Amma dreams of a golden time and society where men and women are equal

Vande maataram

28th January, Bharata Yatra 2020

The 11th edition of the Hindu Spiritual and Service Fair was inaugurated by Amma at the Gurunanak college in Chennai on Tuesday.

This year’s events theme is “Revering Womanhood to Foster Women’s Honour”.

Dr Padma Subrahmanyam (Artiste & Scholar) Chairperson, Organising Committee; Rajalakshmi R (Business, Managing Trustee, IMCTF) Vice-Chairperson, Organising Committee; Sheela Rajendra (Dean & Director, PSBB Grp of Schools) Secretary, Reception Committee, were also sharing the stage with Amma.

The invocation “Maitreem bhajata” and the National song “Vande maataram” was beautifully rendered by Saindhavi Prakash Kumar, Suchitra Balasubramanian, Vidya Kalyanaraman and Vinaya Karthik Rajan.

Dr.Thangam Meganathan (Chairperson, Rajalakshmi Edu. Institutions) welcomed Amma to the program.

“No other country or civilization has professed the concept of revering womanhood as much as our rich Indian civilization. No other cultural system or practice has celebrated the woman force like the Indian heritage has. From times immemorial, feminine power was revered in India, not just in spiritual or philosophical terms, but in actual life too.” said J Rajalaskhmi, Vice Chairperson of the committee.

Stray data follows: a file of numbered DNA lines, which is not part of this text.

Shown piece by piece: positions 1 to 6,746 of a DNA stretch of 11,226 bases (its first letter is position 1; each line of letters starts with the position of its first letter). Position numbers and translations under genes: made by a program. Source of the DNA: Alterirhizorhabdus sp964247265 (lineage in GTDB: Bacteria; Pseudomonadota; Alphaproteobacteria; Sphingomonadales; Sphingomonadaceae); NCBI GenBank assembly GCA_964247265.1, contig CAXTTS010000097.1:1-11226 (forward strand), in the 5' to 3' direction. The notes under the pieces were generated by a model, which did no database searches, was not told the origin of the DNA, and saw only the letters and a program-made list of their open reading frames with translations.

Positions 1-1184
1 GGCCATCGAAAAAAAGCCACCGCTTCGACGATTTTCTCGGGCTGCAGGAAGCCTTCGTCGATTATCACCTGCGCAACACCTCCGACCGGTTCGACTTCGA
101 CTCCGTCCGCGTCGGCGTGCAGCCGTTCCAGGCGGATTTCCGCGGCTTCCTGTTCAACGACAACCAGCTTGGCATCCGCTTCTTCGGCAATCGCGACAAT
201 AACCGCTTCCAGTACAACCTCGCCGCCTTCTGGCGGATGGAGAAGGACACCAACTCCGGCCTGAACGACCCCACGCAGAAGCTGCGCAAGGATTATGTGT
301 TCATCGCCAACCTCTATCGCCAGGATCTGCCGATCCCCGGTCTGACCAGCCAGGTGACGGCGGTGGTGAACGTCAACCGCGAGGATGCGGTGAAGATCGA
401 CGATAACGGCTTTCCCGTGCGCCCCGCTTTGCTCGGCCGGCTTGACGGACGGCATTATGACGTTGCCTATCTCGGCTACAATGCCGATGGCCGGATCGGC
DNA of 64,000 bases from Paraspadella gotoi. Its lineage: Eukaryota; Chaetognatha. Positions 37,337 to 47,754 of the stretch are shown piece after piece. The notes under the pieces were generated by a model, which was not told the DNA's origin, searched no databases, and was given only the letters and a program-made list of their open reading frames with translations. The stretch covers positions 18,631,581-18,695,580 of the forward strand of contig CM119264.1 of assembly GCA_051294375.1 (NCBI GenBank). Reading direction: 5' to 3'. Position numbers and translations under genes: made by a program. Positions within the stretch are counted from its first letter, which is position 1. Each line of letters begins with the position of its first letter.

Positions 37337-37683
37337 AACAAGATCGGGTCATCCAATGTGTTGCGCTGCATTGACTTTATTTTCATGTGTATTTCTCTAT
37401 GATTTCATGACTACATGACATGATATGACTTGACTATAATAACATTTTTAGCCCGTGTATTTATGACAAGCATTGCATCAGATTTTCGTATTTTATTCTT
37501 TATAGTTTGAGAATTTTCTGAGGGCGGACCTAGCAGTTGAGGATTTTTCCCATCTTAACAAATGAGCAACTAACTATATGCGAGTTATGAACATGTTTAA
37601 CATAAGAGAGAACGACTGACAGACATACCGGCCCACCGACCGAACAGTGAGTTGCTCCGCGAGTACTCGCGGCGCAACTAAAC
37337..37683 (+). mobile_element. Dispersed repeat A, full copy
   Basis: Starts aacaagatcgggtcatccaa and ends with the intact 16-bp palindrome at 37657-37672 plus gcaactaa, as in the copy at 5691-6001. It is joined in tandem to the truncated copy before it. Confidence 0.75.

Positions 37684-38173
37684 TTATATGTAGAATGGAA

Speaking on the occassion Amma said: “For Amma, men and women are equal: both have been blessed by God and Nature with unique qualities and talents. For society to grow and flourish, the contributions of both men and women are equally needed at a foundational level. The fact that we are seeing more women participating in political, social and financial spheres today is a great relief.

“Womanhood is the underlying principle and essence of being a woman. Today, many men consider women to be just a body—mere flesh. Many of them have the attitude, “After all, meat has no life; it’s just meant to be eaten.” We have forgotten the greatness of motherhood.

“Usually we see the media referring to abused women as “victims” or “prey.” These words portray them as being helpless, weak and destitute. Even otherwise, many people believe women are weak, feeble and fickle. This belief should change. For this to happen, they should become aware of the power of womanhood and motherhood. They should acknowledge this power.

“Some men mistakenly believe that they are superior to and nobler than women and, hence, should be women’s master. Neither God nor Nature has a hand in this belief. There is no such law or distinction in Nature. Wherever we see the qualities of love and compassion, it is the tradition of Bharat to view that as an embodiment of the feminine. Thus, has come the concept of five mothers: deha-mata, desa-mata, bhu-mata, veda-mata and go-mata—our Birth Mother, Mother Nation, Mother Earth, Mother Veda and Mother Cow.